Dr. Charles Sawyers is Chair of the Human Oncology & Pathogenesis Program at Memorial Sloan Kettering Cancer Center and an immediate past president of the American Association for Cancer Research.    The AACR believes that the proposal from the FDA will "protect patients, incentivize innovation, and advance the practice of personalized medicine."  The AACR has always aimed to marshal a broad spectrum of stakeholders - patients, physicians, scientists - for progress against cancer.  Personalized medicine is of enormous importance to oncology because of the inability for one-size-fits-all approaches to overcome the complexity of cancers.  Gleevec, a targeted medication, is a crucial example of this future direction and there are already 45 FDA-approved personalized (precision) medicines.   Generally, combination diagnostics are FDA approved along with the companion drug.  But LDTs do not follow this pathway and have "less certainty and cconfidencein [their] accuracy."  This is "particularly important for highly sophisticated DNA sequencing technology based tests."  Incorrect treatments from faulty tests are unacceptable.  A single regulatory pathway will be an improvement and the FDA's proposal strikes a thoughtful balance between safety, research, and innovation.

A new September 2014 AACR position paper on FDA LDT regulation, authored by Dr. Sawyers, is online in Clinical Cancer Research, here.  Stating in part:

Implementation of a risk-based framework by the FDA that would provide for evaluation of all high-risk molecular diagnostic tests would balance the need for encouraging innovative medical product development with the need for ensuring patient safety. A focus on high-risk tests would also help channel the FDA's limited resources toward those products that pose the greatest health risks for patients. Having a predictable and reliable regulatory environment is important for patients and for diagnostic and drug developers, since the success of a targeted therapy is inextricably linked to the successful development of its companion diagnostic test.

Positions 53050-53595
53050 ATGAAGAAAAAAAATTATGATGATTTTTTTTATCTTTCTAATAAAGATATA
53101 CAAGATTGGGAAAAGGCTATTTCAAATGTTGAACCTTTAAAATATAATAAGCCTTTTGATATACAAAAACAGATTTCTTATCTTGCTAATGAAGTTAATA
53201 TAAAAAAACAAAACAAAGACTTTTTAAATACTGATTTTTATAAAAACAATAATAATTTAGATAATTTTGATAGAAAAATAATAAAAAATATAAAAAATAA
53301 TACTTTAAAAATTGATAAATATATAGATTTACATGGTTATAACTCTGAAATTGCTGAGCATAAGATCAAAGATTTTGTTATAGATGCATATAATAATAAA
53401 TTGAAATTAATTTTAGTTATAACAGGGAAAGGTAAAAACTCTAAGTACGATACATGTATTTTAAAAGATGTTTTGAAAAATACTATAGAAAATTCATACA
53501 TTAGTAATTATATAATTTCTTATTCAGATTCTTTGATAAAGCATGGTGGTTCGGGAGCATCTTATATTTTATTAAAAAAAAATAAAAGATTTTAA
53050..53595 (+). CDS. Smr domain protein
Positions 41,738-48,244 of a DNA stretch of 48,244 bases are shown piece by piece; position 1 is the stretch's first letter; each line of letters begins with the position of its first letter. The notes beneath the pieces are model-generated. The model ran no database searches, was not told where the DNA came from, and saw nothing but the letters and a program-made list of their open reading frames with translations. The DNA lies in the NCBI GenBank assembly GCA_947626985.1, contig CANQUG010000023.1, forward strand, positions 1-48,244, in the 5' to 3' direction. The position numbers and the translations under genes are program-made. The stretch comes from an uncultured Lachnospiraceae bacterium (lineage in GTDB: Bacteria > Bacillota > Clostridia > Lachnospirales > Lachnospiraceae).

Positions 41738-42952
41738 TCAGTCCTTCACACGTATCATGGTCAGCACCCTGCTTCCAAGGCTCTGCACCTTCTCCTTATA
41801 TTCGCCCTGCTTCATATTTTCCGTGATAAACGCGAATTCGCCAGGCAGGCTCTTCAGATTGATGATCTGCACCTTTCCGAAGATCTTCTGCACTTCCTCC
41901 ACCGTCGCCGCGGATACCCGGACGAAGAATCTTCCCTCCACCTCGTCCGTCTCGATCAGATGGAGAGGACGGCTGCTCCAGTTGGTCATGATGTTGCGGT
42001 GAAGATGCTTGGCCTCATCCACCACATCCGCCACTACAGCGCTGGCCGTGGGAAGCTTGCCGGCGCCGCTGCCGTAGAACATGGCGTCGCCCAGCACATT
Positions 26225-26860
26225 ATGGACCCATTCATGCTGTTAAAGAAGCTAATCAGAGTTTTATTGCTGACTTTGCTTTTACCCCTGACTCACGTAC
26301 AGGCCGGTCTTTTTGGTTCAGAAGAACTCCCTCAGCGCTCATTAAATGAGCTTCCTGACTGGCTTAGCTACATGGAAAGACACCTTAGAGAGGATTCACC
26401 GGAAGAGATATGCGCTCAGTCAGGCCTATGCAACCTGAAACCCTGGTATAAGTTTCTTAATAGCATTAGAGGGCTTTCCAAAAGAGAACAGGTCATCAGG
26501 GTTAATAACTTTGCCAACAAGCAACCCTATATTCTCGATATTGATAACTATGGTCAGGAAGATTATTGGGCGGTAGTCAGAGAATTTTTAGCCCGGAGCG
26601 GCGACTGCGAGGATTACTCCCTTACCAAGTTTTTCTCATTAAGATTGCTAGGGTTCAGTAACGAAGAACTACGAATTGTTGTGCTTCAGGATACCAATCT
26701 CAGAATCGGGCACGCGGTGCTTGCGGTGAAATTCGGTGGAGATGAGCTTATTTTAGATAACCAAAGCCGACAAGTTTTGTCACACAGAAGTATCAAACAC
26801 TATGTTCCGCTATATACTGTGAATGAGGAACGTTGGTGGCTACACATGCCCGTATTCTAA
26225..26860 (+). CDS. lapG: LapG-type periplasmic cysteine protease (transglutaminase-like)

Therefore, a single regulatory standard for high-risk diagnostic tests is key to ensuring the safety and efficacy of molecular diagnostic tests.

The closing presentation was given by Kathleen Behrens Wilsey PhD, cofounder of the Coalition for 21st Century Medicine (website here).   Wilsey chaired a personalized medicine committee for PCAST (The President's Council of Advisors on Science and Technology) and is a past president of the National Venture Capital Association.  The US is at a "crossroads" for a revolution in personalized medicine and the FDA's approach could "facilitate or choke off" progress.   While the Coalition has been, and continues to be, supportive and collaborative with the FDA, the current regulatory uncertainty includes "lack of a clear path" due to an extended regulatory limbo.  However, an overlying burdensome framework would be unhelpful and accelerate offshore investment. Standards must be "clear and reasonable" and, as the ACLA stated earlier, much additional substantial guidance on key unanswered questions must be provided before, not after, the FDA begins a rolling process of LDT regulation.   Critical unanswered issues include:

 (1) identifying the “device” within the LDT service; (2) harmonizing FDA and CLIA quality systems regulations; which have different purposes; (3) providing clear guidance on requirements for obtaining labeling that is useful for clinicians and patients; and (4) accommodating medical communications between providers—laboratories and treating physicians—under an FDA regulatory framework that imposes substantial limitations on pro-active communications by medical product manufacturers.
As necessary, the committee should considerable legislation to fill gaps, reduce duplication across agencies, and insure a balance of decisions that preserves both safety and innovation.

The full hearing includes question-and-answers sessions, the first session directed to Dr. Shuren, the second session devoted to the other five panelists.

I discuss some aspects of "guidance versus rulemaking" here, with analogies from the ASR regulation of 1997.

See also:
  • Memorandum from Ranking Member Henry Waxman, here.  His opening statement, here.
  • The House summary of the FDA LDT issue, here.

Press Coverage
  • Bloomberg here.
  • Coverage at Genomeweb (subscription) here and their longer version here.
  • AAAS Summary here.


Panel I
Jeffrey Shuren, M.D., J.D.,
Panel II
Christopher Newton-Cheh, M.D.,
Andrew Fish
Alan Mertz
Charles Sawyers M.D.
Kathleen Wilsey, PhD